NEW YORK — IPods are one thing. Now Federated Department Stores is considering “buy-pods.”

That’s the name for a new technology used in a futuristic shopping format, called the Epicenter Collection, that Federated could roll out.

Epicenter is envisioned as a 180,000- to 200,000-square-foot setting in the mall where online and catalogue companies — possibly L.L. Bean, Hold Everything and Red Envelope — would have showrooms where shoppers could order products by handheld “buy-pods.”

Epicenter and its buy-pods are the creation of developer Sheldon M. Gordon, best known for developing off-beat and flamboyant retail/entertainment complexes, notably the extremely productive Forum Shops at Caesars in Las Vegas, and the Pier at Caesars, which opened two weeks ago in Atlantic City.

No Epicenters are up and operating, but Gordon has been negotiating for locations. A deal with Federated could be announced soon.

“We are in discussions,” said a spokesman for Federated on Friday. “We don’t have an agreement yet.” Gordon declined comment.

In a previous interview, Gordon described Epicenter as a solution to filling space in malls left behind by shuttered department stores. Some areas could be converted to Epicenters, if a deal with Gordon is concluded.

There’s a good chance of that, considering Federated has been closing and divesting itself of locations in malls around the country as a result of its $17 billion acquisition of May Department Stores last year. So far, 55 units have been sold, but Federated is seeking to unload another 25.

Also, Federated’s chairman and chief executive, Terry Lundgren, is keen on new technologies and electronics. At Federated’s annual meeting in May, Lundgren said Federated is getting back into consumer electronics by selling Apple iPods and iPod accessories in a robotics-driven vending machine that is about 7 feet high, 7 feet wide and 4 feet deep. It’s a self-service, touch-screen-activated machine from Zoom Systems, a reseller of Apple products based in San Francisco. Other electronic items such as BlackBerrys, and products from Sony and Motorola, will be tested this fall with the vending machines.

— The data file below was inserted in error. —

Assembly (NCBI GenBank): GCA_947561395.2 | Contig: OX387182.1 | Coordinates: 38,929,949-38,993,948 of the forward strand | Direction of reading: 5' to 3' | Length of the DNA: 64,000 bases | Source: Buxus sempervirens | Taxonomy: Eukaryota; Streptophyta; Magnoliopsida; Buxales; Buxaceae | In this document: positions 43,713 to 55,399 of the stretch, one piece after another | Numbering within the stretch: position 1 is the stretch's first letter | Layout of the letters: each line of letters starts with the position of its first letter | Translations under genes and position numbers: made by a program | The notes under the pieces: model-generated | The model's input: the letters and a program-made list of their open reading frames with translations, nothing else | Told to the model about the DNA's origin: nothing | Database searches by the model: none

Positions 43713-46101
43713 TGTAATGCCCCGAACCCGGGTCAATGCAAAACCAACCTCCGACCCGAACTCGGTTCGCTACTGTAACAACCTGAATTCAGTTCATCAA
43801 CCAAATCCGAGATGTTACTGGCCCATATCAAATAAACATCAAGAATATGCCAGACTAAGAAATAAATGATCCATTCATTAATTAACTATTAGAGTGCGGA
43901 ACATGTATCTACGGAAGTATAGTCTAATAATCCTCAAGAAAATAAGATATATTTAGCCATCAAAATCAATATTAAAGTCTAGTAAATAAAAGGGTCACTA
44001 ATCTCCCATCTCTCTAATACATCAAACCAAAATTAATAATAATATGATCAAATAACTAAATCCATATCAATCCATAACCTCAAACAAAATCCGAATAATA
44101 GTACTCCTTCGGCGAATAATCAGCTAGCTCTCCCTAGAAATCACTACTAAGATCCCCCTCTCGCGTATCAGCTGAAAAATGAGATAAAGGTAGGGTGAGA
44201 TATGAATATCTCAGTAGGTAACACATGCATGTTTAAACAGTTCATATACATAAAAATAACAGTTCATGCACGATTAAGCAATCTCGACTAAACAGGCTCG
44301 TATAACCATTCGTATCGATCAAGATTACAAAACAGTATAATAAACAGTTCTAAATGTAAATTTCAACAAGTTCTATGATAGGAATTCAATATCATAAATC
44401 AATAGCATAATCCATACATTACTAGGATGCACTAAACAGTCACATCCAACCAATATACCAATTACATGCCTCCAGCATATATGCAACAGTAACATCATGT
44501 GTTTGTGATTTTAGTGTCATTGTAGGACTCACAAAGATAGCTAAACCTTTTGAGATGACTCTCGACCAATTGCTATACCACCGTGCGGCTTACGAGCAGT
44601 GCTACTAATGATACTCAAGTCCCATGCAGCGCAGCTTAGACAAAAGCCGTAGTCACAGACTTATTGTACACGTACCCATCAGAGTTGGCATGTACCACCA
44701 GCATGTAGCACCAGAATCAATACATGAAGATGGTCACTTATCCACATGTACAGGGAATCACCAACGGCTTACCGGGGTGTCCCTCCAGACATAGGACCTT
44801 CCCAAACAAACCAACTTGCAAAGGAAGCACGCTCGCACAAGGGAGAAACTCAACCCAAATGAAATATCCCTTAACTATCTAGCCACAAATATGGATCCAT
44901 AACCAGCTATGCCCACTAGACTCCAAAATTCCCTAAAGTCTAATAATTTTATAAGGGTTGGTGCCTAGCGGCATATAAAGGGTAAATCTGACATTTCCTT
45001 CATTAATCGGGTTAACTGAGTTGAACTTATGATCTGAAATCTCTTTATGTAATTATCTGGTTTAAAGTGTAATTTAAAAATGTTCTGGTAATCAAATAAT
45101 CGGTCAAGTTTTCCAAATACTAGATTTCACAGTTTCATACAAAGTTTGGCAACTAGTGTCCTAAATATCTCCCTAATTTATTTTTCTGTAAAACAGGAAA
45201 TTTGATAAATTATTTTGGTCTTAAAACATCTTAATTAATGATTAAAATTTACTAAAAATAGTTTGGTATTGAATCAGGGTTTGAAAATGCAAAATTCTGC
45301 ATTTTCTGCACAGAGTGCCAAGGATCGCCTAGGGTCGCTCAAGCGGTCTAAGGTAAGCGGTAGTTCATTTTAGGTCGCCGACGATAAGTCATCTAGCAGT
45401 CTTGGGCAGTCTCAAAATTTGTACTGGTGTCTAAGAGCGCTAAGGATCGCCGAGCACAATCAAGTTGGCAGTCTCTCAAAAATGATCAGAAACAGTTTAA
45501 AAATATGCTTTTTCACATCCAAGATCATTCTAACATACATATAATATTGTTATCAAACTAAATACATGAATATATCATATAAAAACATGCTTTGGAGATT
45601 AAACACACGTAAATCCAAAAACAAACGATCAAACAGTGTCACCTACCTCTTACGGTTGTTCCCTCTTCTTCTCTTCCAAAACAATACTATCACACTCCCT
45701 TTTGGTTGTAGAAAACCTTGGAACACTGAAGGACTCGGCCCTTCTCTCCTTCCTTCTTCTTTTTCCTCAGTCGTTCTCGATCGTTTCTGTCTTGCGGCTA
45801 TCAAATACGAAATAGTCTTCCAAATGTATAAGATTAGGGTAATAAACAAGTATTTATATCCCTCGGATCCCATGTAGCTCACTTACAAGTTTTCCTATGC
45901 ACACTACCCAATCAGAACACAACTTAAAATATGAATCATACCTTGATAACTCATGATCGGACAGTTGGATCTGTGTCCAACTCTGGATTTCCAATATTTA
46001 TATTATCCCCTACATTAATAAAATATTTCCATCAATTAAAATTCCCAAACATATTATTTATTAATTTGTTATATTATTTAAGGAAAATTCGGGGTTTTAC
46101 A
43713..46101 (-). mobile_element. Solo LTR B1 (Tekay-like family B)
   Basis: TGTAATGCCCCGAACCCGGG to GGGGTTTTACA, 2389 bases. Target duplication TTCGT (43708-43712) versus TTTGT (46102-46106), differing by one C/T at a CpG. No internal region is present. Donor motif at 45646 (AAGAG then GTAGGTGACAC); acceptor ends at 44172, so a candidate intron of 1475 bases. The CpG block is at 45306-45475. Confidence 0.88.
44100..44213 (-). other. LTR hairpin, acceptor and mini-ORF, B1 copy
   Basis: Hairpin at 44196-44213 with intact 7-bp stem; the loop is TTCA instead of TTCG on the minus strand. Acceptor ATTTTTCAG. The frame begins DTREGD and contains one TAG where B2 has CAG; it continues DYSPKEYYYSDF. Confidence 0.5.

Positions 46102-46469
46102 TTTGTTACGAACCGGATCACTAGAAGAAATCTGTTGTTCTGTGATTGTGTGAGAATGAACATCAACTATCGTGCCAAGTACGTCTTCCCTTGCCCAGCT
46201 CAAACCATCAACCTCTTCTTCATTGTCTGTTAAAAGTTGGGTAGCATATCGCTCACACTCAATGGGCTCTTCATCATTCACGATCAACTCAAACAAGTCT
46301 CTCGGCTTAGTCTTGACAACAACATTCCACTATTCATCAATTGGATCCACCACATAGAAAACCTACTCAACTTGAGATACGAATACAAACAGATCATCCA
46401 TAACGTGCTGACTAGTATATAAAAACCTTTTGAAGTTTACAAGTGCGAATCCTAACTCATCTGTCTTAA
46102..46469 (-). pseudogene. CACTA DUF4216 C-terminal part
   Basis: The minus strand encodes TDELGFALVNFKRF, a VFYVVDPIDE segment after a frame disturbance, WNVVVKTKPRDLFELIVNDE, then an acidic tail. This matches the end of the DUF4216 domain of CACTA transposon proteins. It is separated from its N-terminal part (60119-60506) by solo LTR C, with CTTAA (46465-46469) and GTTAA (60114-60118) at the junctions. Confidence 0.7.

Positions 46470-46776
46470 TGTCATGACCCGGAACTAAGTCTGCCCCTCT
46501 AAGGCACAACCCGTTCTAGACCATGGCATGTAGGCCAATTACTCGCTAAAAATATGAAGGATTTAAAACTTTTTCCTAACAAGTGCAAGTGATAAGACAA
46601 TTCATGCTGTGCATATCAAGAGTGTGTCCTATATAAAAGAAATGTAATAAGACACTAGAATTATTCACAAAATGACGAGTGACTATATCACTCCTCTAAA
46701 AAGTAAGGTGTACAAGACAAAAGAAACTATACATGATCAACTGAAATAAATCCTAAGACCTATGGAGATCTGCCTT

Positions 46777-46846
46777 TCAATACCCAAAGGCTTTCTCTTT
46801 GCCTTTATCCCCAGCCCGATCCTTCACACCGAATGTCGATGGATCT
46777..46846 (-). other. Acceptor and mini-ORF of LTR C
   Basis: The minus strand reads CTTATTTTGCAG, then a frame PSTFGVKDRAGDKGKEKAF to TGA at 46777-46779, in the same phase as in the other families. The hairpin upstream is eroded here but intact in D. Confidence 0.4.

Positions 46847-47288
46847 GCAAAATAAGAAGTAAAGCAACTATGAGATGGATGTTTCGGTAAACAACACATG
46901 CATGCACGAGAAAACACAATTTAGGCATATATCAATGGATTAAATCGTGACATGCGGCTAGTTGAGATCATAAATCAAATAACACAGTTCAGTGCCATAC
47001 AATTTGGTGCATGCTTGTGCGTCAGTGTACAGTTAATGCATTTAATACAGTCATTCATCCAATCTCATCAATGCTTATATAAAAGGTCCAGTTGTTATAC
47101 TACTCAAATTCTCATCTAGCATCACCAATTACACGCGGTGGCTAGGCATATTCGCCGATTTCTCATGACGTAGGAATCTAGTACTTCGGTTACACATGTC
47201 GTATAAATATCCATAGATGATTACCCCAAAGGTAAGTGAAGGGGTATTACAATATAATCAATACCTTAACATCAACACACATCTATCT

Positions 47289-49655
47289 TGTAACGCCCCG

There has been speculation that Macy’s Herald Square may open an annex for J&R Music World, one of the best computer, music and electronics stores in the country, located on Park Row one block south of City Hall. One source said Macy’s would open a J&R Music World Express.

This story first appeared in the July 10, 2006 issue of WWD. Subscribe Today.

What’s more, Lundgren has pushed Federated’s “reinvent” program, which involves retrofitting stores with enhanced fitting rooms, price lookups, signs, wider aisles and increased amenities.

He has even experimented with a few robots on the selling floors, which didn’t do much to enhance sales and were quickly evicted.

As Gordon sees it, Epicenter is “absolutely not competitive” with other retailers in the mall, he said. “We are creating a whole different type of retailing. It will bring people to the mall who otherwise shop electronically and typically don’t visit malls. In a sense, you are walking through the Web, or you are in a living catalogue. You will see people there answering questions intelligently, instead of stocking shelves, sweeping floors or swiping cards through registers.”

With Epicenter, “we are not in the retail business. We don’t own one [stock-keeping unit] of merchandise. We take a large piece of real estate, and sublease to special types of tenants. We are purely in the real estate business.”

Epicenter Collection will have a racetrack design in the typical two-level anchor store site. The shops or showcases will have merchandise on display in anywhere from 600 square feet to 6,000 square feet; the average is expected to be 1,500 square feet.

The handheld buy-pod uses touch-screen and bar-code scanning technology to enable shoppers to purchase merchandise without waiting on a checkout line and get the merchandise shipped to their homes by the catalogue or Internet retailer.

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